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MSF in Thailand, 2011
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After working in Thailand for 35 years, Doctors Without Borders/Médecins Sans Frontières (MSF) has reluctantly closed its final remaining project in the country.
It has proved impossible to obtain permission to offer medical attention to undocumented migrants and vulnerable people who are not entitled to basic healthcare. In September, MSF came to the conclusion that there was no choice but to close its longest-running mission, which started with the provision of assistance to Cambodian refugees fleeing the Khmer regime in 1976.
In the 1980s, MSF supported refugees from Myanmar, and since the mid-1990s, it has played a key role in providing and advocating comprehensive care and treatment for people living with HIV. Thailand was one of the first countries to introduce free antiretroviral treatment for HIV patients. In the past decade, MSF has responded mainly to emergencies and offered healthcare to Hmong refugees from Laos.
For more on MSF’s history in Thailand, see pages 18–21.
Assistance to migrants halted
Early in 2011, MSF was forced to close its programs in the central industrial zone of Samut Sakhon and in the Three Pagodas Pass, on the border with Myanmar, depriving 55,000 vulnerable people of access to healthcare. In the Three Pagodas Pass area, MSF had been operating a mobile clinic, providing basic medical services. Staff carried out 795 antenatal consultations, referring pregnant women to Ministry of Health hospitals for delivery. Some 4,200 people received general health education.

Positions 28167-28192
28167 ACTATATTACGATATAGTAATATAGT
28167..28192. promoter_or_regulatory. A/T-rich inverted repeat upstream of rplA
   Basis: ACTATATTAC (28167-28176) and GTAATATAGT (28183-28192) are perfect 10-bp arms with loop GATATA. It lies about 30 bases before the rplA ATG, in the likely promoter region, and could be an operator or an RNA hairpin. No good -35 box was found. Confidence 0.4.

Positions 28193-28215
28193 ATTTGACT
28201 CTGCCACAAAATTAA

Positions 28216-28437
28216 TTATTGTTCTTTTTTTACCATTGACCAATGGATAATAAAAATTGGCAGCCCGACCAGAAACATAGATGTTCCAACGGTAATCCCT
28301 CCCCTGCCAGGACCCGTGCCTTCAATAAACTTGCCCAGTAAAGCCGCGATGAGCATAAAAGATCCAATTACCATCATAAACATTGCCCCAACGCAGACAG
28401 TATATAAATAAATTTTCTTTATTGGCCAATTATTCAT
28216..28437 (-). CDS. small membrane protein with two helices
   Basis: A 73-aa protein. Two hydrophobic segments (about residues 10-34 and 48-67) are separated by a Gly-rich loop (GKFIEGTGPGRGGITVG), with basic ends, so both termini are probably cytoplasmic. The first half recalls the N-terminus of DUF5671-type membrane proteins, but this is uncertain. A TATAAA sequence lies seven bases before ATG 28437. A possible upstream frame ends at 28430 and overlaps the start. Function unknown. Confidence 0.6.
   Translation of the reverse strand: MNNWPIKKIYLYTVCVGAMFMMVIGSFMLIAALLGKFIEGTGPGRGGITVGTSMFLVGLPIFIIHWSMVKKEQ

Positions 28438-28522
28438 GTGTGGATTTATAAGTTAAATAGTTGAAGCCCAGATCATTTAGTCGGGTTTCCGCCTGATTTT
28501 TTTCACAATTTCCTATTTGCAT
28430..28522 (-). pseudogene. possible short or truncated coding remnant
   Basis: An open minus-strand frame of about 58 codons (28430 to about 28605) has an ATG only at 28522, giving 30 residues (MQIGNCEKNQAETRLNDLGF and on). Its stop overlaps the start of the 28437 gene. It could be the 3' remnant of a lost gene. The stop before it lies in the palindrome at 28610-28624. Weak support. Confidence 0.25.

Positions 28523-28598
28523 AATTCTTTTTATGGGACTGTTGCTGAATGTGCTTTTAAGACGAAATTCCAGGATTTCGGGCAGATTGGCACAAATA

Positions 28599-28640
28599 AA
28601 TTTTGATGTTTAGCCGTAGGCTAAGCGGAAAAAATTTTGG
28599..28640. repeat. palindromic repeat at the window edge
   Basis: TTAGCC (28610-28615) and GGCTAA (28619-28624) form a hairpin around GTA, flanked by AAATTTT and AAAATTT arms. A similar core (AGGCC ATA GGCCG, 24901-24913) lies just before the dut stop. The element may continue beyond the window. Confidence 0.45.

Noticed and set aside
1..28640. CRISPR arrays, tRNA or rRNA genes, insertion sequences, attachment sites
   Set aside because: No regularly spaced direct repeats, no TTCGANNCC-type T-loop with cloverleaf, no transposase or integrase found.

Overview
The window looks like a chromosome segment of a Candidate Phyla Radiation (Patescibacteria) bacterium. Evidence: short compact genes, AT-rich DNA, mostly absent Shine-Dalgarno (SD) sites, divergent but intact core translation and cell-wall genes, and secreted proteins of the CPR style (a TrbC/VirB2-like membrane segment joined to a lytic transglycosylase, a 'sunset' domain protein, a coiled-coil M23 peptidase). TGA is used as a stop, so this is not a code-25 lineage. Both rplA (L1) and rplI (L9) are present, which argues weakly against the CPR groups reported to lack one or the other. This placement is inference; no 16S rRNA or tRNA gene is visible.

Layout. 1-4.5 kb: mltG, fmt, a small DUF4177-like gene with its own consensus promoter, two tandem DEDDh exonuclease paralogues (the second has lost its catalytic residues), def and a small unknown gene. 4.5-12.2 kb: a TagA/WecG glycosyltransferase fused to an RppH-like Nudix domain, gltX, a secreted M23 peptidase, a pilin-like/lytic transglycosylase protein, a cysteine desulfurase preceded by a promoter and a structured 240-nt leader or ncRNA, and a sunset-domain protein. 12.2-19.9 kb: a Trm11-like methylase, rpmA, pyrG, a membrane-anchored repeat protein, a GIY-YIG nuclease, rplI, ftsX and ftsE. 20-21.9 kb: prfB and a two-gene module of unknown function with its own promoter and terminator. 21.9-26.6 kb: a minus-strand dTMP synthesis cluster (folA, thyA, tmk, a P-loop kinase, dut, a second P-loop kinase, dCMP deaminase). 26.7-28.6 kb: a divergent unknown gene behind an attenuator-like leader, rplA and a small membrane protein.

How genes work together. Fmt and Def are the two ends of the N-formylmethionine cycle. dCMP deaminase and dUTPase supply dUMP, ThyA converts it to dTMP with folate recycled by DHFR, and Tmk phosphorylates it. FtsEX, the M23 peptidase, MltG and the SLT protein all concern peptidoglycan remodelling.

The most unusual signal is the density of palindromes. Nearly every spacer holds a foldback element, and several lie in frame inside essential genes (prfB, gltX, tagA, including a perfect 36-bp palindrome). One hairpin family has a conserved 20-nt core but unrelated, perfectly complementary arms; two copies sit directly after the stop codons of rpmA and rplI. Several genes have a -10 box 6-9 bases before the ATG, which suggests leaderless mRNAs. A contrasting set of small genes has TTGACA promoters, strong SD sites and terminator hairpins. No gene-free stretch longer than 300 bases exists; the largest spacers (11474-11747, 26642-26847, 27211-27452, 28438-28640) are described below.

At the MSF clinic in Samut Sakhon province, where thousands of undocumented migrants live and work, staff conducted more than 1,380 medical consultations. Over 4,200 people attended health education sessions.
Mae Hong Son
In Mae Hong Son, in the north of Thailand, MSF staff trained ‘backpackers’ to work as mobile medical teams in the Myanmar-Thailand border area. In 2011, more than 48,470 medical consultations and almost 1,590 antenatal care consultations were carried out by these mobile teams. In the same period, staff assisted some 420 births and distributed more than 6,750 mosquito nets.
The monsoon season began at the end of July and caused severe flooding in northern, northeastern and central Thailand. In October, floodwaters reached the mouth of the Chao Phraya river, and inundated parts of the capital city, Bangkok. Of Thailand’s 77 provinces, 65 were declared flood disaster zones. Approximately 800 people died and 13.6 million were affected.
MSF teams supplied 66,000 people with relief items – mainly food, water and mosquito nets – and carried out more than 1,400 medical consultations in the most affected areas of Sukhothai, Phitsanulok, Phichit and Kamphaeng-Phet provinces.
At the end of 2011, MSF had 42 staff in Thailand. MSF has been working in the country since 1976.